The White House staunchly defended Israel’s actions, while several nations condemned them, but much of the official reaction around the world was more muted, voicing horror at the bloodshed but not assigning blame.
“I am profoundly alarmed and concerned by the sharp escalation of violence and the number of Palestinians killed and injured in the Gaza protests,” António Guterres, the United Nations secretary general, said in a statement on Tuesday. “It is imperative that everyone shows the utmost restraint to avoid further loss of life.”
South Africa and Turkey recalled their ambassadors to Israel in protest, and Turkey also withdrew its ambassador to the United States.
Kuwait called a meeting of the United Nations Security Council on Tuesday to discuss the Gaza violence, which it blamed on Israel. The government of Saudi Arabia, whose icy relations with Israel have thawed in recent years, issued “strong condemnation and denunciation of the deadly targeting of unarmed Palestinians by the Israeli Forces of Occupation,” according to the official news agency S.P.A.
Among major Western powers, there was much criticism of the relocation of the American Embassy, but only France directly assailed Israel’s actions.
In a phone call on Monday with King Abdullah of Jordan, President Emmanuel Macron “deplored the large number of deaths of Palestinian civilians today and over the past few weeks,” the Élysée Palace said in a statement. “He condemned the violence of Israeli armed forces against demonstrators. He called on all authorities to exercise restraint and to de-escalate tensions, and insisted on the need for protests in the coming days to remain peaceful.”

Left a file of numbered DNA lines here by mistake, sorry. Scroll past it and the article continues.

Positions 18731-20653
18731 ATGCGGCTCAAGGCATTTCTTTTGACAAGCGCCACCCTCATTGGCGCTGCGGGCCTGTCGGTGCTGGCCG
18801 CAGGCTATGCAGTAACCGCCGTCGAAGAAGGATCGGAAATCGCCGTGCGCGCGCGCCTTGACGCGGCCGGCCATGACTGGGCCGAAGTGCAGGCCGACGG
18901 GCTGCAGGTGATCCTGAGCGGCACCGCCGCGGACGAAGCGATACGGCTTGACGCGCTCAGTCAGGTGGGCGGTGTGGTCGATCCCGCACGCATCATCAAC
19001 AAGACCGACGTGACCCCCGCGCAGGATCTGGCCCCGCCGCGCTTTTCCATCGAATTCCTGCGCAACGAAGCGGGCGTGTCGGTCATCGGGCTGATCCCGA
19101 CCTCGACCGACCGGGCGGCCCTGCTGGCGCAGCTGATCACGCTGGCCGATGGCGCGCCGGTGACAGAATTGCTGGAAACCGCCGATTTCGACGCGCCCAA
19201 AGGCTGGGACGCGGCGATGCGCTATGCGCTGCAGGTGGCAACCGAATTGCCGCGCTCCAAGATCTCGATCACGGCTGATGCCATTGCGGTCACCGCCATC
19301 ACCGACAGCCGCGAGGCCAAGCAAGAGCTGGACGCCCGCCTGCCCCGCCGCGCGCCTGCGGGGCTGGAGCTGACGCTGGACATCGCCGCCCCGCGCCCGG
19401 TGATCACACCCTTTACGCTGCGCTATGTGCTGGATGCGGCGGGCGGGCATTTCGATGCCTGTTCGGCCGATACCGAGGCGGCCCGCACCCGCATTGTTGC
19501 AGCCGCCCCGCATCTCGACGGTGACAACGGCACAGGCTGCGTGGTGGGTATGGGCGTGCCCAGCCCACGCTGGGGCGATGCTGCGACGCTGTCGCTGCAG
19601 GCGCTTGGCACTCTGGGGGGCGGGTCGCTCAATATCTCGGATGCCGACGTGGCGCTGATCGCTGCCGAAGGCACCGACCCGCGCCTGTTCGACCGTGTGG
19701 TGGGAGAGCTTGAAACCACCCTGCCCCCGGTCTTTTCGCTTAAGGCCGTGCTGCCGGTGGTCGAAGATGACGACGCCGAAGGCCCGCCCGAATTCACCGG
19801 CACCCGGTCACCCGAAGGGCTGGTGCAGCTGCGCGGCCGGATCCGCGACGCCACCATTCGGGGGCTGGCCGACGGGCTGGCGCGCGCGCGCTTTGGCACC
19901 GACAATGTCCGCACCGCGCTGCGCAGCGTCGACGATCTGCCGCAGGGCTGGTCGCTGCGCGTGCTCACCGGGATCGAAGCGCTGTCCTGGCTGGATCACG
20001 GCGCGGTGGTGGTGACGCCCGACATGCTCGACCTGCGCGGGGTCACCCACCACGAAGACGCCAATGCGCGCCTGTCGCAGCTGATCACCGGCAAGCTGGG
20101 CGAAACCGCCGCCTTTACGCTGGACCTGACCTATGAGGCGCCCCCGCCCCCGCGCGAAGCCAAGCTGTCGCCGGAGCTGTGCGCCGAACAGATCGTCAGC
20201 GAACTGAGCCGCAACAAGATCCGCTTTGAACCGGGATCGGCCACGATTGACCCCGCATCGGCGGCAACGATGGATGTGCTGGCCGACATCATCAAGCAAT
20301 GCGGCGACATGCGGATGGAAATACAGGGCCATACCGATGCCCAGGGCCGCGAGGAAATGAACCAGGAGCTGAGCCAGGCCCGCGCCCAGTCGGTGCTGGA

Chrystia Freeland, the Canadian foreign minister, said, “It is inexcusable that civilians, journalists and children have been victims,” but avoided pointing fingers, saying that “all parties to the conflict have a responsibility” to prevent such casualties. Similarly, a spokesman for Prime Minister Theresa May of Britain urged restraint on all sides, but Mrs. May made no public statement about Gaza.
The German government made no statement on the matter.
But the Trump administration echoed the Israeli stance, that the organizers of the protests were to blame for the deaths and injuries, not Israel.
“The responsibility for these tragic deaths rests squarely with Hamas,” Raj Shah, a White House spokesman, told reporters on Monday.